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What books are you reading right now?

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In reply to an earlier post on May 1, 2012 8:52:09 PM PDT
Eutychus says:
Piso, for the sake of completeness I should mention that now I see the film was 1992, not 1997.

Such attention to fine print is simply evidence of temporary limitations on more significant topics than Oscar years. If Oscar were a dog, it'd be easier to keep track of the chronology.

In reply to an earlier post on May 2, 2012 1:55:14 AM PDT
Last edited by the author on May 2, 2012 2:15:57 AM PDT
Gregory G. says:
Hello Senor,
Just back from the hospital.I loved you post!
I have never done anything like that,just a weeks walk in our Blue Mountains,but they...whilst wild and rugged are mere foothills to what you are descibing.I have never been to wild snow country,I have heard the scenery is breathtakingly beautiful!Well done!Who would have thought Igloo leaking from the inside!
Greg.P.S..I will be rather tired over the next few days,,,but will catch up with the forum!.

Posted on May 2, 2012 2:01:48 AM PDT

here is a nifty short film based on the great frost section of 'orlando'.
yeah, it looks like somebody videoed it off a TV, but you get the idea,

There might be a better version somewhere.

In reply to an earlier post on May 2, 2012 3:09:42 AM PDT
Dear Greg,

Glad to know you are out, and am sending very best wishes to you.

I myself am from what one would call snow country, way further north in Maine here from where I currently am living. Six and seven foot snowstorms were not unusual growing up. It sucked as my older brother and I used to have to shovel it after our dad passed when we were 12 and 10 years. Additionally, we walked to school every day 4.5 miles one way for a daily total of 9, be it snow, wind, freezing rain, etc. I remember walking backwards with scarf and mittens over my face so I could breathe when the wind was at it's worst! It was still dark mornings, and nearly dark did not dally on the way home and when you got home you quickly changed into fresh warm clothing! I could sure tell you some stories from the (not so good, really) old days!

I suggest you put on some mozart string works and just relax with something light to read...

My best,
Greg F

In reply to an earlier post on May 2, 2012 6:35:45 AM PDT
Re: Viriginia Woolf

My favorite novel of all time is >>The WAVES<<, but everything else I have read by her I have found boring (well, okay... I guess >>Mrs. Dalloway<< wasn't half bad...). >>The Waves<< is a very poetic novel without much action or plot. There are 6 or 8 (I forget the exact number) friends whose lyrical monologues are intertwined in the novel - they are taking turn telling their life stories the way a life story really is: without a plot. I have to read it again sometime soon...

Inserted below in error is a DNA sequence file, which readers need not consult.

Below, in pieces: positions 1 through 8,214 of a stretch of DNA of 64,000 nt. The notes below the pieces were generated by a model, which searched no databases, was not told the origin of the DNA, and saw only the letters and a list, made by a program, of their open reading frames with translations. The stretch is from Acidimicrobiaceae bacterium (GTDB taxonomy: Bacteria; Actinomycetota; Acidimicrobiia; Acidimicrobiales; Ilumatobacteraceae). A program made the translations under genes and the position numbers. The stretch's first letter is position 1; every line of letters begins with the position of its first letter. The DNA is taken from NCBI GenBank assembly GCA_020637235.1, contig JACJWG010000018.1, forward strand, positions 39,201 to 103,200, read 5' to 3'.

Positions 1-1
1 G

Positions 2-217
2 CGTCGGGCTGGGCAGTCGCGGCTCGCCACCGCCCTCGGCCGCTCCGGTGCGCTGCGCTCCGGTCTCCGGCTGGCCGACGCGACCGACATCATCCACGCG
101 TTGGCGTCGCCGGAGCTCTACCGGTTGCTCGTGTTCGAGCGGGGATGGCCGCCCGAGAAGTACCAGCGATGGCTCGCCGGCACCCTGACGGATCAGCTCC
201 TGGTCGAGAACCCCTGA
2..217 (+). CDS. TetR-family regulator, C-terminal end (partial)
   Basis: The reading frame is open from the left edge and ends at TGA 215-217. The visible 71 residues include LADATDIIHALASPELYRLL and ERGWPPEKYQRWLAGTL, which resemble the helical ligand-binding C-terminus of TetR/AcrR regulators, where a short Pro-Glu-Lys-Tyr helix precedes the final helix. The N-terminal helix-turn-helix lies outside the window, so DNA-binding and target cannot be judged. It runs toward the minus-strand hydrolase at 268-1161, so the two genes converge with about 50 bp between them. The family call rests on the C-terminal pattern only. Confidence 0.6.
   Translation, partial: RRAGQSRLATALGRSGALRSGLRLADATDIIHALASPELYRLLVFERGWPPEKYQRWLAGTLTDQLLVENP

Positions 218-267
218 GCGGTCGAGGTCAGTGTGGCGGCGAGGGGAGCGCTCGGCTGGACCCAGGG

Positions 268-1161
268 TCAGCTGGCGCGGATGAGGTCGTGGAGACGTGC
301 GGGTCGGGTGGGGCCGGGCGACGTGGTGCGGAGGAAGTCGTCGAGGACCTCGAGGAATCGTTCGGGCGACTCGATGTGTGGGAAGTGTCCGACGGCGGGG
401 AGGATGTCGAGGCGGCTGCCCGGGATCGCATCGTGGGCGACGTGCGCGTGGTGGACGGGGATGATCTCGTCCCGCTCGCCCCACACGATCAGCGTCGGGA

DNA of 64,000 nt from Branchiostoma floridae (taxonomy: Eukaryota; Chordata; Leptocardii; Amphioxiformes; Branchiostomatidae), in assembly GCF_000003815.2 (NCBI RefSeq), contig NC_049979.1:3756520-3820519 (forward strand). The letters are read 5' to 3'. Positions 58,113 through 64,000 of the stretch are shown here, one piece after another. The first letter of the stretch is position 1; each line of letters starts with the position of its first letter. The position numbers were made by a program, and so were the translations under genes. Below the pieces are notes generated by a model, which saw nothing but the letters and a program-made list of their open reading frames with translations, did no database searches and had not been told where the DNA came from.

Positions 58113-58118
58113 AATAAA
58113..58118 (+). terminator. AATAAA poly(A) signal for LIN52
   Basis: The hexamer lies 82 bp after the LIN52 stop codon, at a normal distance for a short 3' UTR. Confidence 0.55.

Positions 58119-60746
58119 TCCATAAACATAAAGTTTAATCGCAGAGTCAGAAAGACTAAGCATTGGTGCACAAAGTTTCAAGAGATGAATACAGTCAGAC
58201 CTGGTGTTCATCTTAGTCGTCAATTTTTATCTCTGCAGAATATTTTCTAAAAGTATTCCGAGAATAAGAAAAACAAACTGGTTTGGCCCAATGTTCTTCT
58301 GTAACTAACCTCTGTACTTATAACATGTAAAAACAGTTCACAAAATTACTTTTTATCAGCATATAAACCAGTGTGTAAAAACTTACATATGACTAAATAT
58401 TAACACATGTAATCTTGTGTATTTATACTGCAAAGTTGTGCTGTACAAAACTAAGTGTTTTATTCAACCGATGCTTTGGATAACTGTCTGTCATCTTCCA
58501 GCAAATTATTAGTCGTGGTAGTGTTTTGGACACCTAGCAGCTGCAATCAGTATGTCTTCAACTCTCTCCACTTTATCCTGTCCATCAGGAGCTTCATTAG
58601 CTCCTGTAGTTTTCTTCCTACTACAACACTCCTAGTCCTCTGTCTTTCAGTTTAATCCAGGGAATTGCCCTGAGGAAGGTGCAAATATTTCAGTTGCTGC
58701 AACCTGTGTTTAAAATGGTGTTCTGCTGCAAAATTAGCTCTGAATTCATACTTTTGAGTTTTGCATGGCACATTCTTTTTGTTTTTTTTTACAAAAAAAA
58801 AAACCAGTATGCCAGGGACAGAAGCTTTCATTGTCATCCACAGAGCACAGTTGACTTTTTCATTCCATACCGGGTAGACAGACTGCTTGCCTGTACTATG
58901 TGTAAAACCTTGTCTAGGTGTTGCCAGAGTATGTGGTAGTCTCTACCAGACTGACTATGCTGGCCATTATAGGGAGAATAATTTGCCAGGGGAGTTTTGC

In reply to an earlier post on May 2, 2012 7:34:24 AM PDT
Edgar Self says:
Greg, glad you're back from hospital and can rest up at home. Sailors (except those who walk on taut sails), cowboys, and bus drivers aren't known for great walkers, but you've done well.

The theory of igloos is that they won't be colder than freeze point inside, and heat up from body warmth, but must be ventilated against condensation, which was our mistake. The joys of snowfields and glaciers are sometimes best enjoyed in retrosspect. The UV glare and sunburn are intense, and reflection off the snow burns skin in odd places like eyelids and nostrils. More zinc oxide!

The side of Mt. Shasta that we went up is just steep snow, but the north side has five small glaciers near the top. I climbed that side with my wife, fighting ice, wind, glare, and mild high-altitude hysteria, which does funny things to people. Mt. Rainier, which I also climbed, has much more serious glaciers, including a circular one inside the volcanic cone on the summit. We walked the rim of it, melted bare and smoking sulphur.

Mt. Lyell in Yosemite has a beautiful glacier on which I found quartz crystals in a crevasse, just like the chamois hunters in the Alpine history books. Lyell is not volcanic or even granite, but blue-grey metamorphosed sedimentary rock older than the 400-mile Sierra block of granite that rose later around it. I slept on top of Lyell at 13,000 feet to see the sunrise, which was a big disappointment, just PLOP!, and that was it. An uncomfortable night.

Posted on May 2, 2012 9:45:08 AM PDT
Last edited by the author on May 2, 2012 10:47:14 AM PDT
Flavius says:
Just placed an order for the DVD Orlando. Thank you to Bonnie Buduhn, March for the recommendations. Apparently the film version and the novel don't quite coincide, but so be it. And Eutychus--glad to hear you are at home enjoying a better cuisine.

And Rasmus: it must be a feat to read a language not your own with your ears. Woolf has to be read aurally, the sound of her words and cadences creating the ambience for thought. The sound pleasure makes up for the lack of dramatic tension. Perhaps it isn't that life has no plot, but that there are several, disjointed plots, some unfinished business picking up years later, disrupting the happenings at hand.

Don Piso--as a teenager I spent many an afternoon wandering over the countryside with a miner's pick looking for minerals, and once had quite a collection (re your discovering quartz crystals in Yosemite). A lot of old, abandoned gold mines in this area, and several rare minerals. I still feel an occasional urge to resume my fascination with crystals, buy a pick, and again explore a nearby, extinct volcano that has deposits of needle zeolite.

In reply to an earlier post on May 2, 2012 12:33:49 PM PDT
Dexter says:
>>it must be a feat to read a language not your own with your ears. Woolf has to be read aurally, the sound of her words and cadences creating the ambience for thought. The sound pleasure makes up for the lack of dramatic tension.<<
Actually I never thought about this aspect with respect to prose - I always try to get my English and American poets on CD and I love to listen to Dylan Thomas and Allen Ginsberg. I even have a Naxos two-fer with somebody reading who has a very British accent - it's great! Of course this also applies to prose which certainly has a music of its own - especially prose as poetic as Woolf's...

Good point about several, disjointed plots - better than no plots.

I think I will try the Orlando movie too - the book didn't really catch my interest and I don't even think I finished it.

Posted on May 2, 2012 1:09:03 PM PDT
Flavius says:
Rasmus: good! We'll see what we think of the Orlando movie. I'm looking forward to it: hope the spoken and written word coincide. English can really be quite beautiful.

Posted on May 2, 2012 3:08:26 PM PDT
Lez Lee says:
The Orlando film is wonderful, I haven't read the book. I did enjoy Mrs. Dalloway though.
A friend of mine spent a day with Tilda Swinton (a business venture), was completely starstruck and could hardly speak. Couldn't stop staring at her cheekbones!

Posted on May 2, 2012 4:55:38 PM PDT
Lez Lee says:
Rasmus, when I was at school we read Chaucer's Canterbury Tales and had a recording of Anthony Quayle reading some in Chaucerian English. It was beautiful and quite mesmerising, though of course there's no way of knowing how realistic it was.